Yesterday we had this great opportunity to visit the Rashtrapti Bhawan – The Presidents House.
I had sent an email to the President few days back requesting permission to allow us a visit to see this beautiful mansion with 340 rooms and 4 floors. To my pleasant surprise I received a call from Her excellencies secretariat on Saturday that our request has been accepted and so we set of to see this magnificent structure yesterday on 28th July. After going through three levels of security we reached the reception. After completing the formalities there our guide took us to see the place frm inside.
The present day Rashtrapati Bhavan was the erstwhile residence of the British Viceroy. Its architect was Edwin Landseer Lutyens. The decision to build a residence in New Delhi for the British Viceroy was taken after it was decided in the Delhi Durbar of 1911 that the capital of India would be shifted from Calcutta to Delhi in the same year. It was constructed to affirm the permanence of British rule in India. This building gave the impression, in the words of a critique, the setting of a perpetual Durbar. The building and its surroundings were supposed to be ‘an empire in stone’, ‘exercising imperial sway’ and containing in it, “the abode of a disinterested elite whose rule was imposed from above”. That ’empire in stone’ and the perpetual Durbar was transformed to be the permanent institution of democracy on 26th January 1950 when Dr. Rajendra Prasad became the first President of India and occupied this building to preserve, protect and defend the Constitution of India. It was from that day that this building was renamed as Rashtrapati Bhavan – the President’s House.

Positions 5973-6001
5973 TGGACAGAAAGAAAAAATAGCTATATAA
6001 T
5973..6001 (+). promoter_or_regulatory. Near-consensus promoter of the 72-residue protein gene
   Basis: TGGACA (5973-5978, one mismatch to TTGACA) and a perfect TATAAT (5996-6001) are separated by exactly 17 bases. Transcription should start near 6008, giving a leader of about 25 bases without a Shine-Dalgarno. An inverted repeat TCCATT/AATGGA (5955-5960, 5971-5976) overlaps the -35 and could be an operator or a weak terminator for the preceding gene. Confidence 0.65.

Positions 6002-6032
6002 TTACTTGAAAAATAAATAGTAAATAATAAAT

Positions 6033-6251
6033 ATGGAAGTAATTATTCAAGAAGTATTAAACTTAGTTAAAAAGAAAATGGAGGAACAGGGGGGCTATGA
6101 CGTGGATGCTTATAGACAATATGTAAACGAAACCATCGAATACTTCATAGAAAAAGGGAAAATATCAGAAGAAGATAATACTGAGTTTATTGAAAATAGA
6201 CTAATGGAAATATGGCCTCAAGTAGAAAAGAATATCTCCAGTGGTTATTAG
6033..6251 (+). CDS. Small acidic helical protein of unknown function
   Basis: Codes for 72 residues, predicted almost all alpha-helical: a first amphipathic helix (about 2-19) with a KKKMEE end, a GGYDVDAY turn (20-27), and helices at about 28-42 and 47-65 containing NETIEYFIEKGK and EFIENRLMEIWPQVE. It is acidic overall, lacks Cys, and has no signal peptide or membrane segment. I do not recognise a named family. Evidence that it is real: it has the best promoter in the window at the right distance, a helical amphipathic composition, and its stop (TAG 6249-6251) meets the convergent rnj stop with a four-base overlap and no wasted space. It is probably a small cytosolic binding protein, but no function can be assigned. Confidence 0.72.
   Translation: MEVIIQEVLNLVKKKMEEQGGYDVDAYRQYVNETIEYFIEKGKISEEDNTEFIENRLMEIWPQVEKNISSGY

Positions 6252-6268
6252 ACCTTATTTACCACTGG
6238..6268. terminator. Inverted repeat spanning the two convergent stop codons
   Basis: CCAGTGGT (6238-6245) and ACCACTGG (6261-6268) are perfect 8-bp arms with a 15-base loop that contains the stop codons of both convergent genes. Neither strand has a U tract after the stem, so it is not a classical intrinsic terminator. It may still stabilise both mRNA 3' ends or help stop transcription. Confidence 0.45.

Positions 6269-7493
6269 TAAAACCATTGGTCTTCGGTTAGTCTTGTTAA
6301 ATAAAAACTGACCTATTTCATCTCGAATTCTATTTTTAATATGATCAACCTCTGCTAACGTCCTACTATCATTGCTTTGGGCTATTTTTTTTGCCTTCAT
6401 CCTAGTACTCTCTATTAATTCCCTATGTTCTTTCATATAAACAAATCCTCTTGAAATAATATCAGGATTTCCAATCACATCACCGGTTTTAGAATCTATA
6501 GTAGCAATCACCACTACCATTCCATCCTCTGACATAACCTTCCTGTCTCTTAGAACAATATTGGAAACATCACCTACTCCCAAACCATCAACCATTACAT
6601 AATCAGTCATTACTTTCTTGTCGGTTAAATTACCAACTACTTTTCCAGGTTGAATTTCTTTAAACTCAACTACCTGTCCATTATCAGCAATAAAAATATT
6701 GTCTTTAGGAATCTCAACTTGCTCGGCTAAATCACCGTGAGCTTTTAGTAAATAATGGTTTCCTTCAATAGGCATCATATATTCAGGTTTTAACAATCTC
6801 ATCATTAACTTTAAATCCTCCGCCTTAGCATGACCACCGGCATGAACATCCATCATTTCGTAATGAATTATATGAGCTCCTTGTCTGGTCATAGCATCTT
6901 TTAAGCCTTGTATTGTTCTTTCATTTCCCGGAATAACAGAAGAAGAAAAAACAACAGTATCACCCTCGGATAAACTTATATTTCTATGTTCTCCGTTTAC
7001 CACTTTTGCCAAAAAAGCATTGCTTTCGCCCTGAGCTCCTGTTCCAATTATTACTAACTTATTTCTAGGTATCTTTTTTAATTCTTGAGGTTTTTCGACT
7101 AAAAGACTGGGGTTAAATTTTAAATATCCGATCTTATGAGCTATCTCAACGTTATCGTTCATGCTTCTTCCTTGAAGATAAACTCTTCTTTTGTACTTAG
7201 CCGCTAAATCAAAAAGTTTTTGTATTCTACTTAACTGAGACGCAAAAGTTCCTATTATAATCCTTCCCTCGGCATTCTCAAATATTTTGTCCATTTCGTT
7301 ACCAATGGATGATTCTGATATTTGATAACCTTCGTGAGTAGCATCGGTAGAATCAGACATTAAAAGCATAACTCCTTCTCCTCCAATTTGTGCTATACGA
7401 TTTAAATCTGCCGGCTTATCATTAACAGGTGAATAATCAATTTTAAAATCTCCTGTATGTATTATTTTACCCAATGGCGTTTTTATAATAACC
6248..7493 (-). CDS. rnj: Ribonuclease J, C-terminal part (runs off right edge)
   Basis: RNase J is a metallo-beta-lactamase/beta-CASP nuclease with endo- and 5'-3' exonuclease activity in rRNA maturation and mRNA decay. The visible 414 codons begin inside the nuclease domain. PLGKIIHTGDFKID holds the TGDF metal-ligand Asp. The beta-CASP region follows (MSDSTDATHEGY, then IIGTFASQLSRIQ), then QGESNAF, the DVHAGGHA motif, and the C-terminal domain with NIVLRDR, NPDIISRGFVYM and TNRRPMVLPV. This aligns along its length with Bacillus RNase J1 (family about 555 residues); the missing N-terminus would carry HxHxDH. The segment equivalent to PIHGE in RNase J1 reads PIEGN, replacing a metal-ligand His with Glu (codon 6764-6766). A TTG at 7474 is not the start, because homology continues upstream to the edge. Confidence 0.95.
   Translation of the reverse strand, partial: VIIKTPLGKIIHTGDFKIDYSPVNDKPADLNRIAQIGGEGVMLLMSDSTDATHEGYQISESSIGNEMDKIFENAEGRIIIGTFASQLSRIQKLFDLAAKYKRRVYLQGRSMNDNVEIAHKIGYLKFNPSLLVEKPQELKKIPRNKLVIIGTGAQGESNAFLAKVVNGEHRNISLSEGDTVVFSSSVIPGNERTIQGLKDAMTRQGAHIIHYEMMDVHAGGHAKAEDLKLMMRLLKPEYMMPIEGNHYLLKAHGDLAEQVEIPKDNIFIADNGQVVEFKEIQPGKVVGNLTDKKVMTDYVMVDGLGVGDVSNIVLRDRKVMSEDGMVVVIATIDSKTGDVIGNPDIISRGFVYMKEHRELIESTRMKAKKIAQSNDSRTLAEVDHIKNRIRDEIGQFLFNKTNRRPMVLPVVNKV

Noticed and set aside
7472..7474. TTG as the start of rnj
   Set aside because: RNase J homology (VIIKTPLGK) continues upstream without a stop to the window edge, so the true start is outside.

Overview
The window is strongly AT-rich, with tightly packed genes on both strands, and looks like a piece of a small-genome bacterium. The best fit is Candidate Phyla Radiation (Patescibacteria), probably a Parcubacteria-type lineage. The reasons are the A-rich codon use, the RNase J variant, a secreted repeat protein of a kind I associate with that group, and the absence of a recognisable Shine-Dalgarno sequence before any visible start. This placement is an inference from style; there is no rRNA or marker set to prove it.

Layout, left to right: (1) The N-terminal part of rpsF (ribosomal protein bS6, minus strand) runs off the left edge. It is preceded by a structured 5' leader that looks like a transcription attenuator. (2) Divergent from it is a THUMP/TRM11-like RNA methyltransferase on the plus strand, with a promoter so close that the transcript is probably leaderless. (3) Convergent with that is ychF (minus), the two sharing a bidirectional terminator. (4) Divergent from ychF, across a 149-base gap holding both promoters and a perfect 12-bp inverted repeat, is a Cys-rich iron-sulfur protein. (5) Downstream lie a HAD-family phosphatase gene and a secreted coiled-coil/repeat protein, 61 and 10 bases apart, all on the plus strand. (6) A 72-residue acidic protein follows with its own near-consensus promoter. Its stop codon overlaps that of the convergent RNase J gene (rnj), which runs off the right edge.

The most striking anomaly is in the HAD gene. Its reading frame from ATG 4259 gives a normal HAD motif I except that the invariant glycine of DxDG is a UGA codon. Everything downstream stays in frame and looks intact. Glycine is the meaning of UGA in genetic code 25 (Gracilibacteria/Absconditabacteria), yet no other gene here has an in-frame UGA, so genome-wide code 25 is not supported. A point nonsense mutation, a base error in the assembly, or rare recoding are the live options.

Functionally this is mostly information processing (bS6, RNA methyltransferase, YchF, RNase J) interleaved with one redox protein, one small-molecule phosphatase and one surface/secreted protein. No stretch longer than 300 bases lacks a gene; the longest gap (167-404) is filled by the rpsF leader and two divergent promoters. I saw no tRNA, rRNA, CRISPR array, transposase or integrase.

The tour starts with The Marble Hall where Statues of King George V and Queen Mary, life size and bust size oil portraits of former Viceroys and Governors General, the silver chair for the Queen, the brass replica of British Crown are displayed. On the basement of this is the Kitchen museum where cutleries and other apparatus used in the kitchen of the Viceroys and Presidents are displayed. We are then guided to the Museum where various gifts given by visiting dignitaries given to the President are displayed. Among things at display is 640 kg silver chair used by the King Emperor at Delhi Durbar of 1911-12.
From here we go to the Durbar Hall which has a 2Ton Chandelier . During the British time it was also called the Throne room as the were 2 separate thrones for the Viceroy and Vicereine which have now been replaced by a simple chair for the President,statue of Gautam Buddha belonging to Gupta period, 5 Century, A.D, benedicting from behind. Durbal Hall is used for State functions: Defence Investiture ceremony, conferring of Padma Awards, etc. This is also the place where Lord Mountbatten handed handed over the declaration of Indian Independence to Indias first Prime Minister Sri Jawaharlal Nehru. India Gate is exactly straight from here. The top dome we see from outside of this building houses the Durbal Hall.
We went to the Ashoka Hall from here. It was originally built as the State Ballroom.It has a wooden floor,a central dance space, and three vestibules. Unlike most halls and chambers in Rashtrapati Bhawan, the Ashoka Hall has a painted ceiling. The painting is in the Persian style. The main painting on the roof depicts a royal hunting expedition while those towards the corners show scenes from court life. This is where swearing in ceremonies and civilian awards are presented. Adjoining this is the State Dinning Hall, now known as Banquet Hall. It can seat 104 persons. Portraits of all former Presidents embellish its walls. An assortment of medieval arms are also on display through out the walls.
The tour ends into the famous Moghul Gardens spread over 15 acres. Comparing this one with The White House – this one is more gorgeous and large